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Rabbi asking female teens to babysit at shul
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amother




Saddlebrown
 

Post Mon, Apr 26 2021, 11:54 am
amother [ OP ] wrote:
Well, my main question then is, how should I address it?

1. Should I discuss with the rabbi directly- as in:
a) Next time please ask each individual party involved?
b) please don't ask my DD to babysit as she doesn't enjoy it and is at shul to daven

vs

2. Encourage DD to address it with her friend and emphasize that her friend is not allowed to speak for her. I anticipate this would be awkward for both girls and probably make her friend feel really bad when, in reality, the friend was put in a potentially awkward position to babysit because the Rabbi asked her (yet she is the type that enjoys little kids) and oops, she totally forgot to run it by my DD...

vs

3. Mention to the shul administration that they should consider offering payment for babysitting and anyone that is interested should contact them (rather than approaching girls who otherwise might feel obligated because it's the Rabbi asking).


I would deal with it as 2 separate issue.
1. Address it with the shul. Either the rabbi or shul administrator. The girls need to be asked individually and each give their own consent.
There also should be guidelines. If they're volunteer vs being paid then a dad can not bring his kids to shul so his wife can sleep late. (I do disagree with teenagers babysitting so moms can be in shul but that's a separate issue)
2. You should encourage your daughter to make her wants and feelings known. She should be encouraged to talk to her friend that in the future the friend can not accept the position on her behalf.
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southernbubby




 
 
 
 

Post Mon, Apr 26 2021, 12:23 pm
It sounds haphazardly organized. A program that is well run, either by volunteers or by paid workers attracts people. Nobody wants to be taken advantage of and parents might shove their kids into a room that is run by teens and then get majorly upset if anything goes wrong.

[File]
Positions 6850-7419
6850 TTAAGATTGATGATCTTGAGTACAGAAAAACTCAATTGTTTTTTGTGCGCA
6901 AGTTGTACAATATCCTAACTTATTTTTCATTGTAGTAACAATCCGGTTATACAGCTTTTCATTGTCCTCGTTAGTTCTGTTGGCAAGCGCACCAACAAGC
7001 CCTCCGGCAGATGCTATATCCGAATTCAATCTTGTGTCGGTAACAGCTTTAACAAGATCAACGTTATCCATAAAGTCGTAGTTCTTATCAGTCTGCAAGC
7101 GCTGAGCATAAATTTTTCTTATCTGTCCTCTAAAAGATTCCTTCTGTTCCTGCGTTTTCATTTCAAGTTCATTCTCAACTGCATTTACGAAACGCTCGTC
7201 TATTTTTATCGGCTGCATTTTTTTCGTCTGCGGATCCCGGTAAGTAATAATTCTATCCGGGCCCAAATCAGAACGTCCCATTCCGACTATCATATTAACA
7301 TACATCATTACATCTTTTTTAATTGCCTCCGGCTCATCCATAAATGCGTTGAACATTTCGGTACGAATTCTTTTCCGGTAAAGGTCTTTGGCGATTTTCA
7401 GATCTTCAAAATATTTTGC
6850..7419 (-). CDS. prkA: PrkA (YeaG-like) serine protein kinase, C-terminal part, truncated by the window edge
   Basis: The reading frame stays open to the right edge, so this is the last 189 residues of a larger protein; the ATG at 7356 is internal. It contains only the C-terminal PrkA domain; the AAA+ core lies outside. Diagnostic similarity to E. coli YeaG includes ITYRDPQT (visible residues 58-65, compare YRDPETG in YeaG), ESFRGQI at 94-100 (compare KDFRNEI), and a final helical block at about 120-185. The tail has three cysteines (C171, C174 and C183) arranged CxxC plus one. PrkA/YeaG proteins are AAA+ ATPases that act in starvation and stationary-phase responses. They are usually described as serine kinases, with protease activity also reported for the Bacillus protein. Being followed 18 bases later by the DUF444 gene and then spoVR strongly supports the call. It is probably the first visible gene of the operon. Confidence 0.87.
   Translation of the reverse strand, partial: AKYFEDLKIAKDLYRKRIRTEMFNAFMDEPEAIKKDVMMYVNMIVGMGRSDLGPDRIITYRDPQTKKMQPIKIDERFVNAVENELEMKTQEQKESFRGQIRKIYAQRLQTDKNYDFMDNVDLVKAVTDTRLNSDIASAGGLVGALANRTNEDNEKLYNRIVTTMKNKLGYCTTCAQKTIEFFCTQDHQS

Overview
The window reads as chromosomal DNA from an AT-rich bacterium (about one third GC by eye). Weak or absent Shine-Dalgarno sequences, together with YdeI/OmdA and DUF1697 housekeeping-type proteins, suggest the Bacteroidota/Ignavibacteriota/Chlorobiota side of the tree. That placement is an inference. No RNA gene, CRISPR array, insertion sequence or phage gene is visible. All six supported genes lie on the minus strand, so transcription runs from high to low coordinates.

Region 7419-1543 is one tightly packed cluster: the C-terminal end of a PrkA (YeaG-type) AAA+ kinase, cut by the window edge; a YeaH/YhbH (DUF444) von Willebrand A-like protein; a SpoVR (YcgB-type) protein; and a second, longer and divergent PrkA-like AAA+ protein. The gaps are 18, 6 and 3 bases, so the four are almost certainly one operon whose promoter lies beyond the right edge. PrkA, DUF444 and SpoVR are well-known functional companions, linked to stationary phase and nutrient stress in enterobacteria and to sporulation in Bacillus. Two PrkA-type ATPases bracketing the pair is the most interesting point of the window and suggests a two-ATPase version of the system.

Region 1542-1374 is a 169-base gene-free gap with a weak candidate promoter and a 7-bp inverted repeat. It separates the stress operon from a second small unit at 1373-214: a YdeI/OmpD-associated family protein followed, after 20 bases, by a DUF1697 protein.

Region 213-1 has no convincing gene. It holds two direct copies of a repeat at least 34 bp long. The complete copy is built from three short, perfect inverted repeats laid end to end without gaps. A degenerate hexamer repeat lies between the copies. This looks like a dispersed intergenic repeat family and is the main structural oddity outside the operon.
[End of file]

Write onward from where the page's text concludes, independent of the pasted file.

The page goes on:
Single women and elderly women do not attend shul in order to allow young mothers to sleep in. People should stop expecting that.
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amother




Powderblue
 

Post Mon, Apr 26 2021, 12:31 pm
southernbubby wrote:
It sounds haphazardly organized. A program that is well run, either by volunteers or by paid workers attracts people. Nobody wants to be taken advantage of and parents might shove their kids into a room that is run by teens and then get majorly upset if anything goes wrong.
Single women and elderly women do not attend shul in order to allow young mothers to sleep in. People should stop expecting that.

Totally agree.

Our shul has programs for kids over age 3, and babysitting in a playroom for ages 1-3. The program leaders and the babysitters are paid. Nobody cares, as far as I know, what mothers do while children are in groups or babysitting, because nobody is being imposed on.
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amother




Hotpink
 

Post Mon, Apr 26 2021, 1:29 pm
I strongly feel that the Rabbi should not be asking specific girls. He can arrange for a call to go out to teen girls for interviews in the shul flier.
As others have said, it is hard to say no to the Rabbi. And he should not be putting girls on the spot to give up their davening for babysitting other women's children.
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